Saturday, 12 June 2010

The Great Flat Lode Trail

We had a great 7-mile walk this afternoon, along what is arguably Cornwalls' most important mining archaelogical trail.

The Great Flat Lode is an enormous ore bearing body dipping at an angle of between 10 and 45 degrees, situated in the Camborne-Redruth area of Cornwall, about 10 miles from Falmouth.

Normally lodes are found perpendicular to the ground surface or at best at angles of about 60 degrees. The Great Flat Lode got its name as in relative terms it lay a lot flatter in the ground, so that mines could extract the tin and copper ores from the ground at moderate depths.

The mines of the Great Flat Lode helped to provide employment at a time when the rest of the Cornish Mining industry was in decline. As the copper ores became exhausted in about 1870, the mine owners explored deeper finding fine high quality tin concentrations underlying the copper. This gave the mines of the Great Flat Lode a new lease of life. After some of the companies amalgamated in the late 1890's the mines continued producing until about 1918.

The Great Flat Lode Trail encompasses all the major mines of the Camborne-Redruth area running in a 7.5 mile multi-use circular trail around the granite hill of Carn Brea. Perhaps most evocatively, the trail passes by the site of Cornwall's greatest mine, Dolcoath, once, at 3000ft,  the world's deepest tin mine, and the biggest producer of copper. As with most of the mines, in the late 19th century it became a tin mine, but modern development has left little trace of this mighty operation.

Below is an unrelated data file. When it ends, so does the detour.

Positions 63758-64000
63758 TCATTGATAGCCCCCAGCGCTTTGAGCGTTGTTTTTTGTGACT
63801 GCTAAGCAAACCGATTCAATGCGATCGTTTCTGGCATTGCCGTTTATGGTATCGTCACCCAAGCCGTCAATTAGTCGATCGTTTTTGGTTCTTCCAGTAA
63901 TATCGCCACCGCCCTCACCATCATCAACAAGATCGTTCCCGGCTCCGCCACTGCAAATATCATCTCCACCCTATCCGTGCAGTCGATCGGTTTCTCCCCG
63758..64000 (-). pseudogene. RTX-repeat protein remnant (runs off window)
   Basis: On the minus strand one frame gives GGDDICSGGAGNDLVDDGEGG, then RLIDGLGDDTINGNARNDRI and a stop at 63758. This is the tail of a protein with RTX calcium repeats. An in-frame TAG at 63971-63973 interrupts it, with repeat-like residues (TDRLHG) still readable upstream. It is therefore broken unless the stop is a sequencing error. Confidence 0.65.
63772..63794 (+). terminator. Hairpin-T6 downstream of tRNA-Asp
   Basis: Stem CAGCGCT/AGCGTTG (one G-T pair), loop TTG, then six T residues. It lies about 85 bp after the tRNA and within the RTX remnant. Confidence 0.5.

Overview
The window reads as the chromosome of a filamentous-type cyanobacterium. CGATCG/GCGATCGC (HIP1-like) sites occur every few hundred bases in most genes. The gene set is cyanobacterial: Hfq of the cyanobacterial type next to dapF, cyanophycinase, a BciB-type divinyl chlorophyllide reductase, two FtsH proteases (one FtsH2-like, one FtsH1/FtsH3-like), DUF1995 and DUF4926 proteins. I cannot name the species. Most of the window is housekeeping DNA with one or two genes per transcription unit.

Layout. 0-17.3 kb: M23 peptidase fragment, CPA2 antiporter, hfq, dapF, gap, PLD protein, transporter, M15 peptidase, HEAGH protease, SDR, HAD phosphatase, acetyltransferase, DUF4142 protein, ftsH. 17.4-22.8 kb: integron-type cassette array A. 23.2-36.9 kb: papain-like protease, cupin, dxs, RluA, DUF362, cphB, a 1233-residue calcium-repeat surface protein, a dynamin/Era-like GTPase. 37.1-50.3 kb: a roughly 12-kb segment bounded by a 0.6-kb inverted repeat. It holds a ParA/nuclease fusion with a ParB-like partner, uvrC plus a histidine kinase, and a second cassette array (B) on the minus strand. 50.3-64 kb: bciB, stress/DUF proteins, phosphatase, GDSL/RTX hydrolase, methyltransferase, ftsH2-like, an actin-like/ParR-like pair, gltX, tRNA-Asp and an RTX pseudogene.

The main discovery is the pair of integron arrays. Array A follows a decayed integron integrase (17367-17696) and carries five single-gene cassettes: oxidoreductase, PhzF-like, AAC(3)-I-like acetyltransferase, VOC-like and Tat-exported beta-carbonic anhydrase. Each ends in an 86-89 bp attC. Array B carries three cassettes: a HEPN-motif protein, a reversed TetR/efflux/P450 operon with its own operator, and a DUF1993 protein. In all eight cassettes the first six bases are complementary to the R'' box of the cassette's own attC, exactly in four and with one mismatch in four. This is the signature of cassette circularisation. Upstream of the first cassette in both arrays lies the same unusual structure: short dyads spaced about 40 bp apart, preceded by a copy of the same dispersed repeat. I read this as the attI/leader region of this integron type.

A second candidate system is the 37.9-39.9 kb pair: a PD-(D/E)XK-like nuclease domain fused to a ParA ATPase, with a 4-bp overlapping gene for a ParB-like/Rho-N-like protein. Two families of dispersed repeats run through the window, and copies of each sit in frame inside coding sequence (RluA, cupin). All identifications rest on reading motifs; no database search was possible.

The trail passes through the famous Bassett Mines area (see posting of 11th June 2009), familiar to many past MEI Conferences delegates (the photo on the left was taken at Reagents' 04).

Also on the trail is the excellent King Edward Mine Museum (posting of 28th May).

Just off the trail, on the main Camborne-Redruth road at Pool, are the East Pool and Agar engine houses, which have been restored and open to the public:



More Cornish Walks
More on Cornish Mining
More on Cornwall

3 comments:

  1. Thanks for posting these pictures - takes me back to the many hikes we used to go on around the Tuckingmill area whislt at CSM. there was a great little pub out on its own on the South side of Carn Brea we used to stop at but I can't seem to remember the name...

    Dave M

    ReplyDelete
  2. Wheal Inn? The Countryman? By the way, who are you, M?

    ReplyDelete
  3. The Countryman - that's the one!

    Dave Middleditch, ACSM 2004.

    ReplyDelete

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